An Inconvenient Truth – The Opera

[It’s not just the consensus scientists, the committed environmentalists, the journalists in search of the catastrophic headline, the government in search of tax receipts, and the businessmen hoping to make a quick government-subsidised buck. Global warming hysteria is an ideology which pervades the whole of the higher reaches of western society. In a sense, the further you get from its environmental epicentre, the more interesting it gets]

In May 2008 the Italian press reported [1] that La Scala Milan had commissioned the composer Giorgio Battistelli to write a new opera to be performed in 2011 as part of the festivities celebrating 150 years of Italian independence.

In an interview with la Repubblica, [2] Battistelli explained:

“When Lissner [Artistic Director of La Scala] made me this proposition, I told him I didn’t feel like creating an opera starring Garibaldi or Cavour. I was more interested in doing something contemporary, which would launch Italy on the international scene. I’d read Al Gore’s book, “An Inconvenient Truth”,  and I was fascinated by the idea of creating a musical drama based on this essay about melting ice, deforestation and air pollution. And that’s what I’m doing. Al Gore laid down just two conditions: the choice of the librettist – the American poet J.D. McClatchy, and the director, William Friedkin, director of “the Exorcist”, as well as many operas. Naturally, I had no objections. At last, a great project, born in Italy but which, hopefully, will spread round the world.”

[A Frenchman commissions an Italian composer to write a work celebrating the birth of the Italian nation. He asks the permission of an American author to use his work. The American agrees, on condition that he uses a American librettist and an American director. The Italian “naturally, had no objections”]

Not everyone was convinced. Elena Percivaldi, writing in July, 2008 in classicaonline: [3]

“La Scala, 2011: The Italian National Anthem; the curtain rises. And, instead of the melodies of Verdi which inspired the movement for the unification of Italy; instead of Garibaldi, or Count Cavour, or the resistance against the Austro-Hungarian invaders and the struggle for independence – an adaptation of the voice of Al Gore, declaiming “Una scomoda verità”  – An Inconvenient Truth, the account of  the danger of the approaching environmental catastrophe for which the ex-vice-president of the United States was awarded the Nobel Peace Prize in 2007.”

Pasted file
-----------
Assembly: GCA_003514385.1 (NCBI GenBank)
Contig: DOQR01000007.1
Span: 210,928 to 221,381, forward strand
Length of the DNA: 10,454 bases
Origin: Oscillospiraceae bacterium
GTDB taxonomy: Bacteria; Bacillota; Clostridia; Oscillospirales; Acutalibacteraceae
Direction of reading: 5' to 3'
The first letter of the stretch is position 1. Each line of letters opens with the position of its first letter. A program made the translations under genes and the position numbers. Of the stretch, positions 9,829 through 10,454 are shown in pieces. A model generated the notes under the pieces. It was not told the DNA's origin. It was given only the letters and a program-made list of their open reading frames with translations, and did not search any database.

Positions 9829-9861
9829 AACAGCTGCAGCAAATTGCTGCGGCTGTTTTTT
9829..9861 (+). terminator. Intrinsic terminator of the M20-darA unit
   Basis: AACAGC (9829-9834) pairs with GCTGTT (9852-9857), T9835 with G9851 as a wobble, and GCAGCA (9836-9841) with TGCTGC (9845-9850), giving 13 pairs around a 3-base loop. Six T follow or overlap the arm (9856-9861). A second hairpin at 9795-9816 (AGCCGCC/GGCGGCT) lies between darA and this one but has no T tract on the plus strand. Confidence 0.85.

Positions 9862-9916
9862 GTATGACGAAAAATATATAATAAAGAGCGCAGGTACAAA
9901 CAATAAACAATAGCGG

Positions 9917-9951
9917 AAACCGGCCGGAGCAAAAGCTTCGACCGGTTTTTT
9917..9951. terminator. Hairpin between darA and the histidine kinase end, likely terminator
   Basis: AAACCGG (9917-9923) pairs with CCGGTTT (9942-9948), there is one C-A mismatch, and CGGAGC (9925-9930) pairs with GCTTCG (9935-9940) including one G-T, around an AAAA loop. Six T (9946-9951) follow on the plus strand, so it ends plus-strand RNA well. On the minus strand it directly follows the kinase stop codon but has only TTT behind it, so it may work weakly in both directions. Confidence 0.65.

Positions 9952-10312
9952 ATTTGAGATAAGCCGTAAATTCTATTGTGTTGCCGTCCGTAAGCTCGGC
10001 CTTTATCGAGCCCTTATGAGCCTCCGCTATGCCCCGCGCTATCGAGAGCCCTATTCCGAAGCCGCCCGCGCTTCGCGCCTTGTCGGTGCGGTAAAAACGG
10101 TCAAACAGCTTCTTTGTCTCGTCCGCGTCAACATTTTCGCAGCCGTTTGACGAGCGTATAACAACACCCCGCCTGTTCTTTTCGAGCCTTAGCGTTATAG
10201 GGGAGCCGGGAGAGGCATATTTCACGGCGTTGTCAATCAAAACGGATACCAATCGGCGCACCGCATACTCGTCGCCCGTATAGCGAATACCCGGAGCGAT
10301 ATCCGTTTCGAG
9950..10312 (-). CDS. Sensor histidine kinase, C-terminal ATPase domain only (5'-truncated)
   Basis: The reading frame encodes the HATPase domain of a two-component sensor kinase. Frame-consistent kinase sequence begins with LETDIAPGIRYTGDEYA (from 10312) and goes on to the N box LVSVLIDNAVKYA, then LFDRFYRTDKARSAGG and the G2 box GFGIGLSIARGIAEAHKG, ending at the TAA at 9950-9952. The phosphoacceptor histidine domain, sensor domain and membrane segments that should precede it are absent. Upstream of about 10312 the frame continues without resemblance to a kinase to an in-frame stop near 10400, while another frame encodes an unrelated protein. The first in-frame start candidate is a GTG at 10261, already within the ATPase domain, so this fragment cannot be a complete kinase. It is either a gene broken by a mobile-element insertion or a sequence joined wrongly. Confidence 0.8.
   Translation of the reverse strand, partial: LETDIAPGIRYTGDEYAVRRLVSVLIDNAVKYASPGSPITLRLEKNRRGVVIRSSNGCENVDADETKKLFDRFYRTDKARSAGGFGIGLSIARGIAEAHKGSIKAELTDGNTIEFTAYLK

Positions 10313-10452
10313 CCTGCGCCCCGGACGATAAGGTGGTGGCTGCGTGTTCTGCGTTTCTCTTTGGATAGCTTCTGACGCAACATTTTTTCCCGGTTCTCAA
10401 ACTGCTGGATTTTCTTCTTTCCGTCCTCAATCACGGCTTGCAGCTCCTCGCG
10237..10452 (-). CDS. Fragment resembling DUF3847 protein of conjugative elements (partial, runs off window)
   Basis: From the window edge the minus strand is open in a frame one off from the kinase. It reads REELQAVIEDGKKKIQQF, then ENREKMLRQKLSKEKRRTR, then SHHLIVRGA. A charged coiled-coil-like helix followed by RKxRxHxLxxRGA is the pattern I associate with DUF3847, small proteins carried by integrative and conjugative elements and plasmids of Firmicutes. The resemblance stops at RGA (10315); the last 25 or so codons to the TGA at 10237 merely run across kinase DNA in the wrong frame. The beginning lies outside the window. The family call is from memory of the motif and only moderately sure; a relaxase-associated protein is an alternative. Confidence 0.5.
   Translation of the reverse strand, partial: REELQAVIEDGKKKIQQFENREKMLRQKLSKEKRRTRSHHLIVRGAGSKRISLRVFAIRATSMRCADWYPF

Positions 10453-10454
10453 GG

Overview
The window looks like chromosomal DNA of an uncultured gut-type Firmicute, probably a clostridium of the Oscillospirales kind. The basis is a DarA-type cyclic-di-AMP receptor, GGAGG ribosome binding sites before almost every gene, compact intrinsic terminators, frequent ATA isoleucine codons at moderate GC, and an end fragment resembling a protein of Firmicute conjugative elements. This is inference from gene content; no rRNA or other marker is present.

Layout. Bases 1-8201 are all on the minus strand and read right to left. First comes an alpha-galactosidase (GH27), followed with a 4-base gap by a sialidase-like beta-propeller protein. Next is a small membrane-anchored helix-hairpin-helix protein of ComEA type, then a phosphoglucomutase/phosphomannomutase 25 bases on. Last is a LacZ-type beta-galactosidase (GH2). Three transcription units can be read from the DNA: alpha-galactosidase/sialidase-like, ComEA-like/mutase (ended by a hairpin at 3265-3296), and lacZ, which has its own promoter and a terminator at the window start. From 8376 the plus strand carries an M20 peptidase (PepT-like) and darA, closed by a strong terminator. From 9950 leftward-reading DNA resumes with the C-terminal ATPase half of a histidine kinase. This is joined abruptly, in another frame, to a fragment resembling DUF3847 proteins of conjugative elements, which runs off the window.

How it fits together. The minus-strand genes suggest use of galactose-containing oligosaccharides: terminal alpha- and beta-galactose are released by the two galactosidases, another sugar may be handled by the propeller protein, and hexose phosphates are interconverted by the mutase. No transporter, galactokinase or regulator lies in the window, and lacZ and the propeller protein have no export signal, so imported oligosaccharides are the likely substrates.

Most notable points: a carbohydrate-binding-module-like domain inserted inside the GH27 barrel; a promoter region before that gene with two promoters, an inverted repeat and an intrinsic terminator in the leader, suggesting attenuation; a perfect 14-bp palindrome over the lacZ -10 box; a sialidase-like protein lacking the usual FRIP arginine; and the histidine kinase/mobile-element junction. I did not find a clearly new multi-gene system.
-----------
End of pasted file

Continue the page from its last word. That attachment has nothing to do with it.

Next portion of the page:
Stéphane Lissner, artistic director of La Scala Milan, explained to Elena Percivaldi:

“Two years ago, the then Minister Rutelli asked me to come up with a project to put on at La Scala  to celebrate the 150th anniversary of Italian Unification in 2011.

[Rutelli was then Minister of Culture. He was one of the founders of the centre-left Daisy Party, and had previously been Minister of the Environment, but had resigned after one day in office]

In May 2006 I met Giorgio Battistelli in Rome, and spoke to him about this idea. When we next met, he offered to compose specially for the occasion an opera based on Nobel Peace Prize winner Al Gore’s book “An Inconvenient Truth”. I was expecting something, shall we say, more traditional. But two hours later, I was convinced that this was the right choice.”

Ms Percivaldi explains:

“Al Gore’s book and film, which won two Oscars, for best film and best song, deals with the predictions of scientists concerning the climate change arising from current government policies: the wasteful exploitation of the planet’s energy resources, with the consequences which are visible to us all: rising levels of CO2 in the atmosphere; increasing greenhouse gases; overheating of the planet; increasing ice melt, floods and hurricanes. An impending catastrophe, in other words, which is inevitable if we don’t take action straight away, not only by means of a vast worldwide co-operative effort, but also in terms of a whole series or individual actions, little things that each one of us can do to reduce our energy consumption and our polluting emissions.”

Ms Percivaldi interviews Giorgio Battistelli: